Quick, what were the Beatles' first two singles? Where can you find the Quarrymen recording "In Spite of All the Danger"? When did Paul McCartney add "I've Got a Feeling" to his live show?
Normally, the answers to those sorts of questions wouldn't be readily available mid-concert. They were for me last Friday night, however, thanks to the man seated to my right, Southern Nevada's human Beatles encyclopedia, Dennis Mitchell.
Mitchell, who has produced syndicated radio show Breakfast with the Beatles for the past 14 years, joined me for the first of McCartney's two sold-out weekend shows at the MGM Grand Garden Arena, the fifth time Mitchell has seen Sir Paul in concert.
From the moment the 51-year-old Mitchell showed up wearing a denim Sgt. Pepper's jacket, I knew I was in for a treat, observing a truly dedicated fan in his most treasured environment. Mitchell has been Beatles-obsessed since 1964, even though he missed the band's first appearance on The Ed Sullivan Show that year because his parents frowned on the phenomenon. He snuck over to a friend's house the next week for the Fab Four's second Sullivan stint, and his loyalty has never wavered.
A 30-minute pre-show DJ set of other artists' McCartney and Beatles covers was akin to torture for the impatient Mitchell, but his emotion turned to rapture when Paul's career-spanning warmup film began rolling on the stage's giant video screens.
McCartney followed opening number "Magical Mystery Tour" with something of a surprise, "Flaming Pie," a solo track from 1997. Mitchell's "Very nice!" made it clear that although "Hey Jude" and "Yesterday" are among his all-time favorites tunes, the man was really there for the less-celebrated nuggets McCartney would dig out.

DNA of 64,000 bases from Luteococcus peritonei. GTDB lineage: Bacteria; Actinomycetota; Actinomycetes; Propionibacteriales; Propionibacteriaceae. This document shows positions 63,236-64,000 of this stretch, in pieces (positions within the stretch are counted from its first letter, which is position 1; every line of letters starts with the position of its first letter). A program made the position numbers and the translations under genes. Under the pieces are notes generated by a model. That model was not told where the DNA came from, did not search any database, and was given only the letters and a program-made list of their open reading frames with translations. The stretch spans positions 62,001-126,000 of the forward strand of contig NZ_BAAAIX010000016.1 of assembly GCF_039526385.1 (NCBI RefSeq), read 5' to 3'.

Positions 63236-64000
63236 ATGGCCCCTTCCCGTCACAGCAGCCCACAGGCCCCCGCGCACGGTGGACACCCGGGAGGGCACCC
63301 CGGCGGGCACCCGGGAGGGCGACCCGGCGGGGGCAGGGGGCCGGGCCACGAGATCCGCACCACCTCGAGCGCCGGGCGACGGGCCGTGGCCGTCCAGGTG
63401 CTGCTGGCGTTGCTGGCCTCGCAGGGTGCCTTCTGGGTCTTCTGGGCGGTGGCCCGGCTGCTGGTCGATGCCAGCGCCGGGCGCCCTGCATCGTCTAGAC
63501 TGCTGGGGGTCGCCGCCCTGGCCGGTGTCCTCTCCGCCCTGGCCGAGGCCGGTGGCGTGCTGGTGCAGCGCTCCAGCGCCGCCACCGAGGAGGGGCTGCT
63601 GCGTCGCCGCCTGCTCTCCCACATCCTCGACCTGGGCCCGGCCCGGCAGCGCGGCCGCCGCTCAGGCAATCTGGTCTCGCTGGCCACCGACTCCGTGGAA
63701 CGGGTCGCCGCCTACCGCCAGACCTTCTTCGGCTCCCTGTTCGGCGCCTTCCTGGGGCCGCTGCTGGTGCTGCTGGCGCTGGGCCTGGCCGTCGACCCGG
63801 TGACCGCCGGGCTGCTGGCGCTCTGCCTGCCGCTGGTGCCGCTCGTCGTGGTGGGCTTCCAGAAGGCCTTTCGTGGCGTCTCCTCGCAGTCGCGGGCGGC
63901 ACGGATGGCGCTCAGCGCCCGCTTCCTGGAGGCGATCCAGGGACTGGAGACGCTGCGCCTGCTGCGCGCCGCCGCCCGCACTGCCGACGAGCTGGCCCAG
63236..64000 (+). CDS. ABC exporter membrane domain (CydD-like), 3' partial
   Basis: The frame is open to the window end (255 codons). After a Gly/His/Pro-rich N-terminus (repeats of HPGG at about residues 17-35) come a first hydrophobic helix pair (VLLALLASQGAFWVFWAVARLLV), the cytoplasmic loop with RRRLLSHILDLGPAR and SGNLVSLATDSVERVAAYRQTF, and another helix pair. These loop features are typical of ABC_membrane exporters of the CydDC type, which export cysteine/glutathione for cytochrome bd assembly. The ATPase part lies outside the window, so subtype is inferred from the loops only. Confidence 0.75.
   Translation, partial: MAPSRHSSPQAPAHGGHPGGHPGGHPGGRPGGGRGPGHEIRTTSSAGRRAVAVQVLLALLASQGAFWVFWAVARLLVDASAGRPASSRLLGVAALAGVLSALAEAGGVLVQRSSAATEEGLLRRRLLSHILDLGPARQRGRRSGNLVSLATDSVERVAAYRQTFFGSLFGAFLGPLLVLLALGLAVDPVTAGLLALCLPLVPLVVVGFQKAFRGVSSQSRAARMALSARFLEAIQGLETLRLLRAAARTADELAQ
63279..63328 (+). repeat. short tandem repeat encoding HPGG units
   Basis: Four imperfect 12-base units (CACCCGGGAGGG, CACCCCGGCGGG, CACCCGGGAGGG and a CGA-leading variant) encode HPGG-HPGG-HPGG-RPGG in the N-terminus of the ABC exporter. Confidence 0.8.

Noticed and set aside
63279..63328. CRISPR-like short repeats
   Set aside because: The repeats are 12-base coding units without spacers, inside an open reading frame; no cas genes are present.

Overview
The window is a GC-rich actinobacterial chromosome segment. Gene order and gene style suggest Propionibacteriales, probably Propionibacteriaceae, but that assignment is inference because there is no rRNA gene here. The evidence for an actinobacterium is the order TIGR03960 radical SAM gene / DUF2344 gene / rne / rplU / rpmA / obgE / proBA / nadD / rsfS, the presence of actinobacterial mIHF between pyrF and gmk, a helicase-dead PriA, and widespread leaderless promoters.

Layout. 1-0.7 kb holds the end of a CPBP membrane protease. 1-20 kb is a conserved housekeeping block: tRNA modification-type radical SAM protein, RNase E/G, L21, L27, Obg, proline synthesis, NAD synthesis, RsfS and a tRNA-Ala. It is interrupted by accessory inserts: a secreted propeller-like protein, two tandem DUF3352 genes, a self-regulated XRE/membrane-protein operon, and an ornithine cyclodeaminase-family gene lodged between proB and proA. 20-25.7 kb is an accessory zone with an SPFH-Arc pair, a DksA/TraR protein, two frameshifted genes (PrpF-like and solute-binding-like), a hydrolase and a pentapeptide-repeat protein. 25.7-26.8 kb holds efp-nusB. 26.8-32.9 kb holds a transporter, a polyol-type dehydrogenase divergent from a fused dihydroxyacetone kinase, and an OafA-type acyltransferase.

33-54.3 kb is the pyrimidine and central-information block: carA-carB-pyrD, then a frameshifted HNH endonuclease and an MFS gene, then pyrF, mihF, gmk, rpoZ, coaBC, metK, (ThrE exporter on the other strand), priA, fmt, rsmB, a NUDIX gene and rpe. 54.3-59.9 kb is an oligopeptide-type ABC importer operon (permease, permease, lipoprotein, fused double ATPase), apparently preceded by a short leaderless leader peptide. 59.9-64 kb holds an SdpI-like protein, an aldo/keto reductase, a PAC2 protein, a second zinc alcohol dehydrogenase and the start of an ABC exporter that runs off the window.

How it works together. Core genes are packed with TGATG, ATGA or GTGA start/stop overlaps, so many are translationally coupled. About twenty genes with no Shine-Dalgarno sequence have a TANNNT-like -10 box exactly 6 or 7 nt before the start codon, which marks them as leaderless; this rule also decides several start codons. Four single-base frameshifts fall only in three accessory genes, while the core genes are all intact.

And there were plenty of those: McCartney plucked "I'll Get You," "Till There Was You," "Fixing a Hole" and "I'll Follow the Sun" from the Beatles' catalog, and "Let Me Roll It" and "Too Many People" from his Wings days. Mitchell has a particular fondness for the latter period, having seen McCartney for the first time in 1976.
Mitchell made a dash from our floor seats for the bathroom during "The Long and Winding Road," but rocked out heartily to "I've Got a Feeling" and "Helter Skelter," the true hallmark of a serious Beatles aficionado.
But Mitchell is no McCartney apologist. "Fine Line," the first of four cuts from September solo album Chaos and Creation in the Backyard, drove the Las Vegan to his seat for the first time all night. Later, Mitchell noted that McCartney seems to have nicked music from "For No One" off of 1966's Revolver for another new song, "English Tea."
When an unusually conversational McCartney discussed his recent experience broadcasting two live numbers to the astronauts at the International Space Station, I already knew all about it, having been given the lowdown from Mitchell a few minutes before showtime. Excerpts from the spacey encounter made their way onto this week's Breakfast with the Beatles installment, which aired Sunday at 8 a.m. on KKLZ 96.3-FM and can be streamed through Saturday at www.beatlesradioshow.com.
At night's end, a glowing Mitchell announced the show was better than McCartney's 2002 MGM stopover, and he got no argument from me. Paul's voice and his four-piece band were in fine form, his approach was fun and casual and his set list was extremely well-chosen.
"Maybe next year he'll come back on the 'When I'm 64 tour,'" Mitchell said, noting McCartney will turn 64 next summer.
I left feeling as though I'd received a side order of history to go with the concert's main course of music. Which makes me wonder ... could I possibly find someone who knows as much about Merle Haggard in time for tonight's show at Boulder Station?
(And for those who are wondering, the answers to the questions at the top of this piece are: 1: "Love Me Do," then "Please Please Me"; 2: Anthology 1; 3: for the current tour.)